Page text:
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Channel deaths: People smugglers touting openly on Facebook | UK News

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Finding a route across the channel is as easy as typing “smuggler” into Facebook.

Far from being a hidden world, Sky News has found that a network of smugglers is operating openly on the social media platform.

Routes into Europe and the UK are regularly highlighted, with posts featuring images of the Union Jack and Big Ben.

One smuggler even claimed he would be able to make customers a British passport.

It comes as 27 people died while attempting to cross the Channel, one of the worst death tolls in recent years.

Discussions about the best ways to cross the channel are also taking place on Facebook
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Discussions about the best ways to cross the channel are also taking place on Facebook

Many who attempt the crossing come from counties including Iran, Syria and Iraq, with high numbers of Iraqi Kurds attempting to make the dangerous journey.

Sky News searched Facebook for terms written in Kurdish and Arabic such as “smuggler” and “UK visa”, as well as locations such as Calais, Dunkirk and England.

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These results brought up smugglers advertising the routes, listing their phone numbers and inviting people to message them privately for more information, such as costs.

There is no suggestion Facebook is taking any revenue for the content.

This post claims customers will be able to legally travel into the UK within three days and that the journey will be done in the “best, safest and easiest way”.

Smugglers are posting adverts on Facebook, such as this one which provides a phone number
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Smugglers are posting adverts on Facebook, such as this one which provides a phone number

One of the most prolific smugglers posting onto Facebook is a man who says he lives in the Kurdish region of Iraq.

He claims to be able to get migrants into a number of countries, including the UK. In this advert he promotes a route from Dunkirk to the United Kingdom at “a reasonable price”.

This advert, which also includes a phone number, offers a number of routes such as Dunkirk to the UK
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This advert, which also includes a phone number, offers a number of routes such as Dunkirk to the UK

On his Facebook profile, he describes himself as putting “trust before profit”. His cover photo – a photo at the top of the page – is of a passport and boarding card.

'Trust before profit' is written in the 'intro' section of this smuggler's profile
Image:
‘Trust before profit’ is written in the ‘intro’ section of this smuggler’s profile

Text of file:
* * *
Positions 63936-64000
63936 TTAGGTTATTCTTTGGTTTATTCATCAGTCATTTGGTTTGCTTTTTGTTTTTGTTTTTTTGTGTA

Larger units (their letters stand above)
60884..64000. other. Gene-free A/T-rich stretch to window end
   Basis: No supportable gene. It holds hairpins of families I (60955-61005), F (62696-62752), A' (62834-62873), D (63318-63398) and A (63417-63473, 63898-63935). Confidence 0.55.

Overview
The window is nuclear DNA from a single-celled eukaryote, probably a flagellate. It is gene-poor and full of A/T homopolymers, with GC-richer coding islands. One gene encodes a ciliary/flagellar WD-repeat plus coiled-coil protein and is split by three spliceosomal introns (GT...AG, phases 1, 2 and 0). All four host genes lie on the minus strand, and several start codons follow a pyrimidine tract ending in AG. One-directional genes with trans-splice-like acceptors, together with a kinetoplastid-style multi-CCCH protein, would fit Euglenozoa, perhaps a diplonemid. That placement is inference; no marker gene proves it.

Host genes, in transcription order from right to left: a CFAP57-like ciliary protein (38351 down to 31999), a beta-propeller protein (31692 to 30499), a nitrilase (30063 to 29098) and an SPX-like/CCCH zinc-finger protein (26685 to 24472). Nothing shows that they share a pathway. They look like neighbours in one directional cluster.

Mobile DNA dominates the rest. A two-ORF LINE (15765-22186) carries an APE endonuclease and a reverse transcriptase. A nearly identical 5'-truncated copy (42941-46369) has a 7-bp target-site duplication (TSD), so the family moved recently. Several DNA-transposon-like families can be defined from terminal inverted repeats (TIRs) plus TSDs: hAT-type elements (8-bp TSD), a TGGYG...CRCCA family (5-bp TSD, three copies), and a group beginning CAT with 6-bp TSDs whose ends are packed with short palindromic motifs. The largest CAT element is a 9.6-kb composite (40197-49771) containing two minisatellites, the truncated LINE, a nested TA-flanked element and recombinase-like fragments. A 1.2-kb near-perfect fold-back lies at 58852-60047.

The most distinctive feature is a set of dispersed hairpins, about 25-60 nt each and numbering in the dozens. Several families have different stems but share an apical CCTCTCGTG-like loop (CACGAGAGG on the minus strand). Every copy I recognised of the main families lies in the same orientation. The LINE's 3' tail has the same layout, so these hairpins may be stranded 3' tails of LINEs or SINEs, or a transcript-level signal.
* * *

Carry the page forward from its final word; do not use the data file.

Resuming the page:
He often posts several adverts a week, many with the same wording. In his adverts he claims to offer guarantees as well as being able to deliver “the lowest price and the shortest time”.

Many of the adverts are copied and pasted across different pages
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Many of the adverts are copied and pasted across different pages

To encourage prospective customers, the smuggler has posted a number of passports and visas he claims to have secured.

One smuggler has uploaded a number of passports and visas he claims to have secured for other migrants
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One smuggler has uploaded a number of passports and visas he claims to have secured for other migrants

Like many other smugglers on the platform, he uses photos of landmarks to help catch people’s attention.

Smugglers often post pictures of famous European landmarks in their adverts
Image:
Smugglers often post pictures of famous European landmarks in their adverts

Here, a different smuggler posts his advert alongside pictures of the Union Jack and Big Ben. In his post he claims he will be able to “make you a British passport”.

This smuggler claims he will be able to 'make you a British passport'
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This smuggler claims he will be able to ‘make you a British passport’

His offer is eye-catching, with 210 people liking the post and almost 30 comments posted beneath it.

“Hello brother, I want to talk to you,” one man writes. “My dear brother, inbox me”, the smuggler writes back, inviting him to send him a direct private message.

Images of European flag carrier planes are also used.

As well as landmarks, photos of flag carrier planes such as British Airways and Air France form part of the adverts
Image:
As well as landmarks, photos of flag carrier planes such as British Airways and Air France form part of the adverts. There’s no indication any airlines are involved in aiding the smugglers

In this advert, a smuggler features both British Airways and Air France planes. The final image in his post includes a phone number to call. The photos of the airlines are used without permission and there is no indication that British Airways or Air France are aware the images are being used in this way.

Some adverts do not rely on promises, guarantees and glossy images of the UK. One smuggler simply posts that he can take people from France to Britain and provides a number.

Those looking to be smuggled use the platform to ask questions, including on costs
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Those looking to be smuggled use the platform to ask questions, including on costs